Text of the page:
Russia has dispatched about seven tanks into Syria and is increasing its military flights to the country as well, the Pentagon says.
This article originally appeared at Presstv
“We have movement of people and things that would indicate that they plan to use that base south of Latakia as a forward air operating base,” Pentagon spokesman Navy Capt. Jeff Davis said on Monday.
“That airport is being readied to be used as a forward air base,” Davis added, according to The Hill.
Moscow has stationed its Russian T-90 tanks at the Syrian airfield near Latakia, and it has been increasing the number of its military flights to the same airfield, another official told Reuters.
Davis also said that Russia had six to seven flights to the war-torn country last week while it conducted more flights this week.
All the flights have been on giant Russian Condor cargo planes, which are the largest military transport aircraft in the world.
Seven Russian Antonov An-124 military transport aircraft have taken off from a base in Russia during the past week to transport equipment to Syria, The New York Times reported on Monday, citing US officials.
The US has reportedly intensified efforts to block Russian flights to Syria to stop what it calls a Russian military buildup in the country.
“We have encouraged our allies and partners to ask tough questions of Russia’s increased military deployments to Syria,” The Times quoted John Kirby, the State Department spokesman, as saying last Tuesday.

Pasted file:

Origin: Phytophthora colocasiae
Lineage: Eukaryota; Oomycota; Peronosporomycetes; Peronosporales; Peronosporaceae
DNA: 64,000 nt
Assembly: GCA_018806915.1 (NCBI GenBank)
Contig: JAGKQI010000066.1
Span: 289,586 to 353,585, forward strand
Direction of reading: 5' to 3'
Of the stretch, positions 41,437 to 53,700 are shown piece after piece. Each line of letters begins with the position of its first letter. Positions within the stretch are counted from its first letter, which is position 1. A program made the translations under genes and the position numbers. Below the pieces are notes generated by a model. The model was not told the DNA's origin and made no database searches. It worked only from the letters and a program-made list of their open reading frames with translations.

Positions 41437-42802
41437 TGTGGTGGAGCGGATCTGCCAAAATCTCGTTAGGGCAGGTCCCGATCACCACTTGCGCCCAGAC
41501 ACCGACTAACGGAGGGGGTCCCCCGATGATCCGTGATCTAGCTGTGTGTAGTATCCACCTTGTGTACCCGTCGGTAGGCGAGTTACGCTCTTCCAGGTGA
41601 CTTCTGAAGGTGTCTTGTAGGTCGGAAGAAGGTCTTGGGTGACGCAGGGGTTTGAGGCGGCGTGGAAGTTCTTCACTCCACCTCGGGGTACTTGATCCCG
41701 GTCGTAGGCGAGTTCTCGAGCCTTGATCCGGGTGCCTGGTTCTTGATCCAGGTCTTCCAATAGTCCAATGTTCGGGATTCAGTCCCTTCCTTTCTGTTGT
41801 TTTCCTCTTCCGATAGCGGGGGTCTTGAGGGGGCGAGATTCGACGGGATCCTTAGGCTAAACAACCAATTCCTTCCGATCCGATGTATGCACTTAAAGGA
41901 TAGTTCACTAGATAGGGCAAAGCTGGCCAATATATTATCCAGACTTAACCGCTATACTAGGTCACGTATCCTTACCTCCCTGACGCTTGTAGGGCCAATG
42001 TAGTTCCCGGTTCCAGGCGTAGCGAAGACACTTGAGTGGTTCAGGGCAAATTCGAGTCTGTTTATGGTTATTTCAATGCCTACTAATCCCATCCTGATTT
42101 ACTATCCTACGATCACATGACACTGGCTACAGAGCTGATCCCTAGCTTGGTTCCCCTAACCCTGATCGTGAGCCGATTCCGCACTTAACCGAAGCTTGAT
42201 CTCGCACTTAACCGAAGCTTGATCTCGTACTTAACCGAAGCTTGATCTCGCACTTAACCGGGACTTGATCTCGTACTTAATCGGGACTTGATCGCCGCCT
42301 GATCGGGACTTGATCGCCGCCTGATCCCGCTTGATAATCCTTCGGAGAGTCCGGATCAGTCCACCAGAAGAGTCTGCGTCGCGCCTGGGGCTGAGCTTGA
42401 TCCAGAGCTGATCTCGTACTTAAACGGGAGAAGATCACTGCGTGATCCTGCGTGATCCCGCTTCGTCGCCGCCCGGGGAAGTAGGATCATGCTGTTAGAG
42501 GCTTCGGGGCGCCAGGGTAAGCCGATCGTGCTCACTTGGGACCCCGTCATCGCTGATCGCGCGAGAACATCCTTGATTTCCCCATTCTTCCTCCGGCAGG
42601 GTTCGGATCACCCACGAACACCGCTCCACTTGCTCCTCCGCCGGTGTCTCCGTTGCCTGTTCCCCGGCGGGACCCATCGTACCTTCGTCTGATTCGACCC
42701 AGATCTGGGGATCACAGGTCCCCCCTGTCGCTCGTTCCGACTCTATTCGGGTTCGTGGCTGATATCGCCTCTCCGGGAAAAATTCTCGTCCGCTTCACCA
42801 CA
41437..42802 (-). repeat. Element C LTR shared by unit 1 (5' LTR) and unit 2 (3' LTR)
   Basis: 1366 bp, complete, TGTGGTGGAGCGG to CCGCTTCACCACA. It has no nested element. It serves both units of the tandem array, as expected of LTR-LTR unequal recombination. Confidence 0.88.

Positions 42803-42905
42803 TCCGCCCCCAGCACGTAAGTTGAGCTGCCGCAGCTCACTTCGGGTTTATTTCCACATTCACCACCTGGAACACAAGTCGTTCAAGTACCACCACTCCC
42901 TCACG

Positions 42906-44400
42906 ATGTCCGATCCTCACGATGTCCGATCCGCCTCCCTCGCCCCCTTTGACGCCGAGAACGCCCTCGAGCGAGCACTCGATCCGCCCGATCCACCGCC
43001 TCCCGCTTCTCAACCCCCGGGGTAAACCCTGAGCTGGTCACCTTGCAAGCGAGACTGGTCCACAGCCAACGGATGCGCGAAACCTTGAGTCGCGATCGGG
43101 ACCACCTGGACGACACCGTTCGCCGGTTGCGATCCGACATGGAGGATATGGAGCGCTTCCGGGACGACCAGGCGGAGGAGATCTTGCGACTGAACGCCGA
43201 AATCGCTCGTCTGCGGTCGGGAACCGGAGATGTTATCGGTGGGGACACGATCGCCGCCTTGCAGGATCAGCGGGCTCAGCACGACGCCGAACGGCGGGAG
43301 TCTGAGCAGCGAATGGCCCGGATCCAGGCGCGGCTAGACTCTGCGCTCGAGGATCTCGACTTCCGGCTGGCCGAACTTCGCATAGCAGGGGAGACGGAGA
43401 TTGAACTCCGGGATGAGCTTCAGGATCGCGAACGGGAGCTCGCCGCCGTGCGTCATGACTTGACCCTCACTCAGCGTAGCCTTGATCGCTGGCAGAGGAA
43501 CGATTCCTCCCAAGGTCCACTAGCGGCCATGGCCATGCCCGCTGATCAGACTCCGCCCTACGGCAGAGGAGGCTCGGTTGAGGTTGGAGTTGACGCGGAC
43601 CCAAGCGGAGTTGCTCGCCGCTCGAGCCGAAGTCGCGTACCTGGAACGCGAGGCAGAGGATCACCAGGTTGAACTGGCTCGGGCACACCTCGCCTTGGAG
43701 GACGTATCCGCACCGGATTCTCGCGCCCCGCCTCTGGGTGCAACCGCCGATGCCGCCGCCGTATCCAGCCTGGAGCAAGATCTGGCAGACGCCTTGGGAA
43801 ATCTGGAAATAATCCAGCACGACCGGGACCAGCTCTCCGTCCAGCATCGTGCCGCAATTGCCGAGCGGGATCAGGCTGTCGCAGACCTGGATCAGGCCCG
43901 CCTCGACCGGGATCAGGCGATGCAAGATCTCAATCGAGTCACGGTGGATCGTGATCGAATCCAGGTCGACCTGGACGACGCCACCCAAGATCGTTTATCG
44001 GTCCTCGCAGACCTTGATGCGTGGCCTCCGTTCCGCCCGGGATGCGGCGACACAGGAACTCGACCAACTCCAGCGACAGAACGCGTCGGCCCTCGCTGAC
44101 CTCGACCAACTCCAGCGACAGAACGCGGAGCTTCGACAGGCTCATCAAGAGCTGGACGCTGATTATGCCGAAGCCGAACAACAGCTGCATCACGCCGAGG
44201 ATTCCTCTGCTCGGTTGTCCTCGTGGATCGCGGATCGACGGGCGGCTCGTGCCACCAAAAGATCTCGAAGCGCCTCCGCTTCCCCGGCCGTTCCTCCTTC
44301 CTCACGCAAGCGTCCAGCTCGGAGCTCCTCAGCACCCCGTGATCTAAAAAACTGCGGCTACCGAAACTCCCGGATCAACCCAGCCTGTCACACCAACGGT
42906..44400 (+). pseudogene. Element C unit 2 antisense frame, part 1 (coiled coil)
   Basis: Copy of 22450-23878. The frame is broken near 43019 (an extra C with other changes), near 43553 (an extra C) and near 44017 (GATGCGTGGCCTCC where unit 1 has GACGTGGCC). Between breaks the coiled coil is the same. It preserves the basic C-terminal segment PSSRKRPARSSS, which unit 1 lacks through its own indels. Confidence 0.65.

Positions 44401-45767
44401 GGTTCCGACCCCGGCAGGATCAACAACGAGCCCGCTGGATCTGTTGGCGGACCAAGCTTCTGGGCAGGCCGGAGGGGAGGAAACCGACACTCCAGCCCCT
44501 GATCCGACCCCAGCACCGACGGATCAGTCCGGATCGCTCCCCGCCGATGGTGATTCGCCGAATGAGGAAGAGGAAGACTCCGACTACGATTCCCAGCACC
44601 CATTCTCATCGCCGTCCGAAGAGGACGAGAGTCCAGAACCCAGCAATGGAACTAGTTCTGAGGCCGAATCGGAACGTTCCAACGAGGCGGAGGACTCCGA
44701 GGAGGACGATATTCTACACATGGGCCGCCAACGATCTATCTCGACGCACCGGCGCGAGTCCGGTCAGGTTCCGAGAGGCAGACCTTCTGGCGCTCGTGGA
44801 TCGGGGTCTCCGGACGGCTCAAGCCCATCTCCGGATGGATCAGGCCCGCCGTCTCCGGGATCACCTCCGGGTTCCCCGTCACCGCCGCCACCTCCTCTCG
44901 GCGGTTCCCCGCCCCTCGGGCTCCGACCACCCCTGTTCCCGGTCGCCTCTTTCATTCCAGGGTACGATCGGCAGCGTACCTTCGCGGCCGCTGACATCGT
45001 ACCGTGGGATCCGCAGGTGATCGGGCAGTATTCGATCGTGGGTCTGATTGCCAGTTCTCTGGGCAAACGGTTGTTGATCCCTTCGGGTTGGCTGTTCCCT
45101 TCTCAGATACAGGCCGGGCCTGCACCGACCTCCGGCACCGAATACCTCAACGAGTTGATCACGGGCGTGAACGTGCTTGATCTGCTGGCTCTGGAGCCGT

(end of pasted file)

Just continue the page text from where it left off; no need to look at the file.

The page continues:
The US is concerned over whether the Russian tanks could be used against US-trained militants fighting the government of Bashar al-Assad.
In a recent phone call, US Secretary of State John Kerry told his Russian counterpart Sergei Lavrov that Washington is worried over reports of “an imminent enhanced Russian military buildup” in Syria.
According to Russian news agencies, Lavrov has recently said that the cargoes “were military supplies” and that Moscow “will continue” to send those supplies to Syria.
“They are inevitably accompanied by Russian specialists, who help to adjust the equipment, to train Syrian personnel how to use this weaponry,” the top diplomat said.
Moscow and Washington have had major differences over the crisis in Syria. While the Kremlin lends support to Damascus in its fight against Daesh (ISIL), the White House seeks a “political transition” without President Assad in the picture.